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Neil Greenham
University of Cambridge


The cost of electricity from silicon-based photovoltaics has decreased hugely in the last decade, and in some areas of the world is already competitive with electricity from fossil fuels. What can new materials contribute to drive down the cost further? Printing of solution-processible semiconductors is potentially an attractive route, and I will discuss some of the current materials challenges for organic photovoltaics, and the physics that limits device efficiency. However, since the active layer is only a small part of the photovoltaic system, for large-scale applications it is difficult to compete by reducing the materials cost at the expense of efficiency. An alternative strategy is to use new materials to boost the efficiency of existing solar cells. I will discuss how this might be done using multiple exciton generation to generate extra current from high-energy photons in the solar spectrum, thus overcoming the Shockley-Queisser limit on the efficiency of single-junction solar cells. I will discuss the details of one approach using the quantum-mechanical process of singlet exciton fission in organic semiconductors.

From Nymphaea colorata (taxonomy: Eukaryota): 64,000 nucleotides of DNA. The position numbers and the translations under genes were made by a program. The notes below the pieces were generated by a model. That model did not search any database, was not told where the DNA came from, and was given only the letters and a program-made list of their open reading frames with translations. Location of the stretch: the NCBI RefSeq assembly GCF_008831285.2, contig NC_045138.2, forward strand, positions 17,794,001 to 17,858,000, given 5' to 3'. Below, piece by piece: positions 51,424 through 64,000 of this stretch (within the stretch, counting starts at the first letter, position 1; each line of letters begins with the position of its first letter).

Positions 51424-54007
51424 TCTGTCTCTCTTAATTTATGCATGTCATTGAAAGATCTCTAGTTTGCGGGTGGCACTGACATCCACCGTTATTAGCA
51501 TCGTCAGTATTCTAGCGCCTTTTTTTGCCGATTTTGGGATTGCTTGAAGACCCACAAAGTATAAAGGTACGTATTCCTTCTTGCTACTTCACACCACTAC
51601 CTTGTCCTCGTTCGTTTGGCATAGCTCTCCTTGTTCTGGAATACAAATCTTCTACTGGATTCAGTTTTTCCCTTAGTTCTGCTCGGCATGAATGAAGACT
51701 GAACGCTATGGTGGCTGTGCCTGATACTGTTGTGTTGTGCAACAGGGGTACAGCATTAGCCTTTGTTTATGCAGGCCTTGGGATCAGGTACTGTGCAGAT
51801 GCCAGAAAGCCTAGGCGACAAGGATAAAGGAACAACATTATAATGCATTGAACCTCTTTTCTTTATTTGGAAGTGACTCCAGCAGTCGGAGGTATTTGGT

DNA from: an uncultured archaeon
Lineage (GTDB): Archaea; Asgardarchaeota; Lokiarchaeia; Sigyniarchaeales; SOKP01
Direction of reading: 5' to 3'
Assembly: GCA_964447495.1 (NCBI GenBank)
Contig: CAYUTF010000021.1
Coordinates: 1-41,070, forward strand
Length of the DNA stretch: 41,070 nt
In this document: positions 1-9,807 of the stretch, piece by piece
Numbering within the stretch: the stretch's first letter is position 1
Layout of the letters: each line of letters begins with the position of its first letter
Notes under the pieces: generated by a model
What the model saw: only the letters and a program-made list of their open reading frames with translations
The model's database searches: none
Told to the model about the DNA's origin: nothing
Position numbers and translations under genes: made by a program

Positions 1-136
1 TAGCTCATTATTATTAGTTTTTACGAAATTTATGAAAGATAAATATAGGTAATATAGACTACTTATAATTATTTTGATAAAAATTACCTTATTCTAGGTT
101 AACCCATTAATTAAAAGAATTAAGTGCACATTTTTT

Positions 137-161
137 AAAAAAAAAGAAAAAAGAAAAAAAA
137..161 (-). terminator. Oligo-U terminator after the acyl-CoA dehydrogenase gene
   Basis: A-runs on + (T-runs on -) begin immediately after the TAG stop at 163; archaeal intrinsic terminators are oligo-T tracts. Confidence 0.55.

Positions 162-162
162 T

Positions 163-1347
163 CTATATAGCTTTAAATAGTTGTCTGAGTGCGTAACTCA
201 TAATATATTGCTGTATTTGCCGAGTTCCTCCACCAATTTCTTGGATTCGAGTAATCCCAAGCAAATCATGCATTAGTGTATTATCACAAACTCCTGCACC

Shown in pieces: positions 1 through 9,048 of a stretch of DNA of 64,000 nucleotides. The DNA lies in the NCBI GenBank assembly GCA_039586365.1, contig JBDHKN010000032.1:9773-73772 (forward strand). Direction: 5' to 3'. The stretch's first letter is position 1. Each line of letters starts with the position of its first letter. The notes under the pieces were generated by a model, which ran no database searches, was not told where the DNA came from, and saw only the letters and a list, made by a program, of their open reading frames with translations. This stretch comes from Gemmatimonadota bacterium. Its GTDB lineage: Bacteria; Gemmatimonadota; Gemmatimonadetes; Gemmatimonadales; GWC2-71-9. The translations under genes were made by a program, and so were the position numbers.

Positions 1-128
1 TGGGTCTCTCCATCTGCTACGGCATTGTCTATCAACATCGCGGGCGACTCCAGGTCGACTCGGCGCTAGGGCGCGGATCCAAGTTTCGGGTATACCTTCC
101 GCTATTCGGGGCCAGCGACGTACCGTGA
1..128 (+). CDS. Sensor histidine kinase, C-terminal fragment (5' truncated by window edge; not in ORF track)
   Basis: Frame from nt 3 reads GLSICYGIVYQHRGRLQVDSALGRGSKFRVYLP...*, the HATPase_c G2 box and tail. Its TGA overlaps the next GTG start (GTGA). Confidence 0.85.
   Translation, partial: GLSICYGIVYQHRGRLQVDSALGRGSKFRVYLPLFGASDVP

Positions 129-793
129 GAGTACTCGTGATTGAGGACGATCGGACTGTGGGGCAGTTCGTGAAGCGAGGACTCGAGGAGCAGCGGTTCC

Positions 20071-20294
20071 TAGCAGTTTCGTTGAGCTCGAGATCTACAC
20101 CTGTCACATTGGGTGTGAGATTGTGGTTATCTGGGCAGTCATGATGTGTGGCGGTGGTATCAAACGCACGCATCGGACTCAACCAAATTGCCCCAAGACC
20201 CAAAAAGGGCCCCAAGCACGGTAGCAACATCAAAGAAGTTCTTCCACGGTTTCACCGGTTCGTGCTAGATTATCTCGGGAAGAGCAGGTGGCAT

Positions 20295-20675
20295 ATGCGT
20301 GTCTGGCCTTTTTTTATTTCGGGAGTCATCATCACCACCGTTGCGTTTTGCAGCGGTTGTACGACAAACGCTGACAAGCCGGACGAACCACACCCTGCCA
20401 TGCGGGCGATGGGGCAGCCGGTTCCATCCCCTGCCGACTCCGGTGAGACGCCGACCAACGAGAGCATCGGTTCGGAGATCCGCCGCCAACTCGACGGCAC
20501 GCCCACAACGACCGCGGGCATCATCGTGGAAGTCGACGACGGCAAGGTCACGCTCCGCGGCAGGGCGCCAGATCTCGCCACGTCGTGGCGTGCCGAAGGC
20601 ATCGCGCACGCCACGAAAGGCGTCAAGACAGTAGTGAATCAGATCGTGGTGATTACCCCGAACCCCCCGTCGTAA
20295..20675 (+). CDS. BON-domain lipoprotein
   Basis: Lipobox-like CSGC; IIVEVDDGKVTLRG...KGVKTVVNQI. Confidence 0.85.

Wednesday, MARCH 22, 2017
12:00 pm - 1:00 pm

200 College Street
Wallberg Building
Room 116

GreenhamNEIL GREENHAM is Professor of Physics at the Cavendish Laboratory, University of Cambridge. His research focuses on novel low-dimensional semiconductors that can be deposited from solution, in particular conjugated polymers and semiconductor nanocrystals. During his Ph.D. at Cambridge, which he completed in 1995, he made important early advances in the development of polymer light-emitting diodes, improving efficiencies and understanding the physics of device operation. He was a Miller Fellow at the University of California, Berkeley from 1995-96, where he developed the first solar cells based on blends of polymers with inorganic semiconductor nanocrystals. His research now focuses on photovoltaics, using device measurements, spectroscopy, advanced imaging techniques and modelling to understand and control loss mechanisms, thus improving device performance. He was awarded the Royal Society Kavli Medal and Lecture in 2013.

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